Any reluctance to be vaccinated following media reports on the AstraZeneca vaccine should be ‘addressed swiftly’, the Institute for General Practice Management (IGPM) has said.
The practice manager body confirmed that it was aware of some practices experiencing cancellations as ‘patient concern escalates’ over the decision by some European countries to temporarily suspend the AstraZeneca vaccine following reports of blood clots.
But while the UK medicines regulator has urged people to continue to have the vaccine, the situation in Europe is also reportedly having an impact on some services here.
An IGPM spokesperson told Management in Practice: ‘Patients are undoubtedly worried as the media reports concerns over the AstraZeneca vaccine. We are aware that some practices are experiencing cancellations as patient concern escalates, and each practice will be responding to those concerns individually.’
They added: ‘It is important that any reluctance to be vaccinated is addressed swiftly and practice managers will already have measures in place to ensure that vaccine wastage is kept to an absolute minimum.’
GPs have also told Management in Practice’s sister title Pulse that the concerns surrounding the vaccine have led to a spike in patient enquiries, cancellations and Did Not Attends (DNAs).
Increase in queries
Other practices have reported little, if no, impact on their vaccination clinics.
Blake Foster, practice manager for Chapelgreen Practice in Sheffield, told Management in Practice: ‘From an individual practice perspective I can advise that so far we have had relatively low disruption in relation to the concerns of the AstraZeneca vaccine.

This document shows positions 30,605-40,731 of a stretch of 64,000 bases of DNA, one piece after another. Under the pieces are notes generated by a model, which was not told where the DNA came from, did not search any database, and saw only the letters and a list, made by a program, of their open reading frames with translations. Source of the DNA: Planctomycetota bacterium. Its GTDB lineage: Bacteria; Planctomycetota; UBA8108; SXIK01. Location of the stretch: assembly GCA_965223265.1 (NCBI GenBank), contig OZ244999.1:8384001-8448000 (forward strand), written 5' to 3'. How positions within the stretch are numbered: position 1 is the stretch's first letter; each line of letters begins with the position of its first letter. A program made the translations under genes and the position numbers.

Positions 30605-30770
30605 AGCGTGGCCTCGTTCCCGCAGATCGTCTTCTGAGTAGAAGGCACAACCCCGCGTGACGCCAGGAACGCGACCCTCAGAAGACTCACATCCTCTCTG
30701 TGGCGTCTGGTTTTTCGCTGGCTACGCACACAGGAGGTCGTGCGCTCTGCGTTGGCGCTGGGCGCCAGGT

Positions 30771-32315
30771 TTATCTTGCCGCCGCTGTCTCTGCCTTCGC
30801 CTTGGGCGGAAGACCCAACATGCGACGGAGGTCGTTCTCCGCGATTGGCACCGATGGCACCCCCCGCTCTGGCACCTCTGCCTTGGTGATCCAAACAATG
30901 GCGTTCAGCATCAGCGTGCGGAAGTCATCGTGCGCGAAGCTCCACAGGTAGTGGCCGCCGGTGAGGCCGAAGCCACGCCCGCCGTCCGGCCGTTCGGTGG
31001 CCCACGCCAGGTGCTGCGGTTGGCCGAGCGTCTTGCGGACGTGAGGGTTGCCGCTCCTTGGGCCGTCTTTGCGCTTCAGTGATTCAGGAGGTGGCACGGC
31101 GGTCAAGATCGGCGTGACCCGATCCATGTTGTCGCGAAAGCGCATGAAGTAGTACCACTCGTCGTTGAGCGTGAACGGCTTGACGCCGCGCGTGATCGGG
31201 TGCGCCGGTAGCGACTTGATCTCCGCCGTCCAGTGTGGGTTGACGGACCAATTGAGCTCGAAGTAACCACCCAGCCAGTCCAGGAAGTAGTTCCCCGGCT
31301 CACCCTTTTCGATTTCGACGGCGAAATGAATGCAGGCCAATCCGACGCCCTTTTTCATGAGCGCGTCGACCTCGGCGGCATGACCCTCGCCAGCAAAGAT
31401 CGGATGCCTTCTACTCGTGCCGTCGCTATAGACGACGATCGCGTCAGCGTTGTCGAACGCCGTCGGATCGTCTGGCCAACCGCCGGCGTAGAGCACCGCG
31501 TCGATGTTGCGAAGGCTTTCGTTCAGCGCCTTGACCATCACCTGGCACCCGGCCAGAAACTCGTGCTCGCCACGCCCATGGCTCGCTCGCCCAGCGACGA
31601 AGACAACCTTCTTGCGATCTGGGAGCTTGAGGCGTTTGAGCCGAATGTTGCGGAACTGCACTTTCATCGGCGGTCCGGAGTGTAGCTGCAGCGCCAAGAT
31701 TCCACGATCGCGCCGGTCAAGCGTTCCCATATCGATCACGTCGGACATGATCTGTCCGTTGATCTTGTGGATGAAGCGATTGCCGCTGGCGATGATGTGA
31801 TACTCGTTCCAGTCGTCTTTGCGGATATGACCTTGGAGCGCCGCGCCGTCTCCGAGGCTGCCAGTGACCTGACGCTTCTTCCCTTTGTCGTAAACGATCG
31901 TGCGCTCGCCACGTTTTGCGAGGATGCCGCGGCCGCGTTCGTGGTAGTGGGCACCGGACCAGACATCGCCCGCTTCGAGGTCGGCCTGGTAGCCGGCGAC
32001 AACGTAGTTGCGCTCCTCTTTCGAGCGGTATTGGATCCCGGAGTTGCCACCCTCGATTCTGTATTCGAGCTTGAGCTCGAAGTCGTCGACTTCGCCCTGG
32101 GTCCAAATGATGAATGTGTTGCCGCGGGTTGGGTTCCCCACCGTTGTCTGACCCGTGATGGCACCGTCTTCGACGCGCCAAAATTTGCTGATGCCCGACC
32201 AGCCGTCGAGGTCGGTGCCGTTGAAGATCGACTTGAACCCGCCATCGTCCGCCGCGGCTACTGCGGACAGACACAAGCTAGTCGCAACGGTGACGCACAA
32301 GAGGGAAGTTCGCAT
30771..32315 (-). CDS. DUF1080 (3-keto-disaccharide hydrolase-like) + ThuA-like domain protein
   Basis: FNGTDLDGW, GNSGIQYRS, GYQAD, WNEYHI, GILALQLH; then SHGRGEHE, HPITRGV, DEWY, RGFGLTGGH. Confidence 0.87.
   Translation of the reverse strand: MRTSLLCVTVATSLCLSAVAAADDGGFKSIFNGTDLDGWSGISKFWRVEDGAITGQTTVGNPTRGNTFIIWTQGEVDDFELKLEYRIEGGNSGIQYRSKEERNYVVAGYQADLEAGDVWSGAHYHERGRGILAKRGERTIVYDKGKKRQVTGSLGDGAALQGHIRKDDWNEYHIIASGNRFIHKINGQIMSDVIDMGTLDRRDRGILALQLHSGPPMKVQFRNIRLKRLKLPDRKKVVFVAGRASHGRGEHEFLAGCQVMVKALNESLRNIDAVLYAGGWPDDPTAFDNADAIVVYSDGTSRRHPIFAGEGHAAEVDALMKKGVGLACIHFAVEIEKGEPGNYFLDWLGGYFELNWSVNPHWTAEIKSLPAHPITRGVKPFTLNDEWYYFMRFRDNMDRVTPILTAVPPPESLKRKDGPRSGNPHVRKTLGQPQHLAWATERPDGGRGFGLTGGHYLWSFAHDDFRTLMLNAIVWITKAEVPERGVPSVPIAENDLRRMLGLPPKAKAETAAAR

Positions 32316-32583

‘We had an increase in queries from patients and in-depth conversations prior to giving the vaccine, but (touch wood) we have seen very low rates of people declining the vaccine.’
Emma Jacobs, practice manager for Walnut Tree Health Centre in Milton Keynes, said her practice’s patients are also still happy to go ahead with vaccination.
She added: ‘At clinic last week only one patient asked for more info and then went ahead with the vaccine. This week we are only hearing about concerns but no cancellations. If patients are really concerned they are able to discuss with our lead nurse.
‘Receptionists tell me patients are still happy with it. We are using an automated booking system but some do call in to check it’s a genuine invite and then ask which vaccine we are using at the clinic but seem satisfied to still book.’
Ms Jacobs added that the practice has used its Facebook page to reissue statements from the Medicines and Healthcare products Regulatory Agency (MHRA) confirming that there is no evidence the vaccine is unsafe.
Dr Phil Bryan, MHRA vaccines safety lead, said in a statement (16 March) that the benefits of the vaccine in preventing Covid-19, with its associated risk of hospitalisation and death, ‘far outweigh’ the risks of side effects.
‘People should go and get their Covid-19 vaccine when asked to do so,’ he said.
‘It is still the case that it has not been confirmed the reported blood clots were caused by the Covid-19 vaccine AstraZeneca. Blood clots can occur naturally and are not uncommon.’
The Royal College of General Practitioners has also issued a statement in a bid to reassure patients.
Professor Martin Marshall, RCGP chair, said: ‘The public should be reassured that whilst these new vaccines were developed and approved at speed, no corners were cut and patient safety has been, and remains, paramount.
‘The MHRA has been unable to confirm that the reports of blood clots were caused by the vaccine and is advising people to get their vaccine when asked to do so.’
He added: ‘The message we are hearing back from our GP members is that patients are following this advice, and GPs and our teams are continuing with the vaccination effort to ensure that as many people as possible are protected, as quickly as possible.’
NHS England said in a primary care bulletin yesterday (16 March): ‘In a review of all available safety data from over 17 million people vaccinated with AstraZeneca vaccine in UK and EU, there was no evidence of an increased risk of blood clots among people vaccinated with its vaccine.’
The European Medicines Agency’s (EMA) investigation into the thromboembolic events is ongoing, but the body has said it ‘currently remains of the view’ that the benefits of the AstraZeneca vaccine in preventing Covid outweigh the risks of side effects.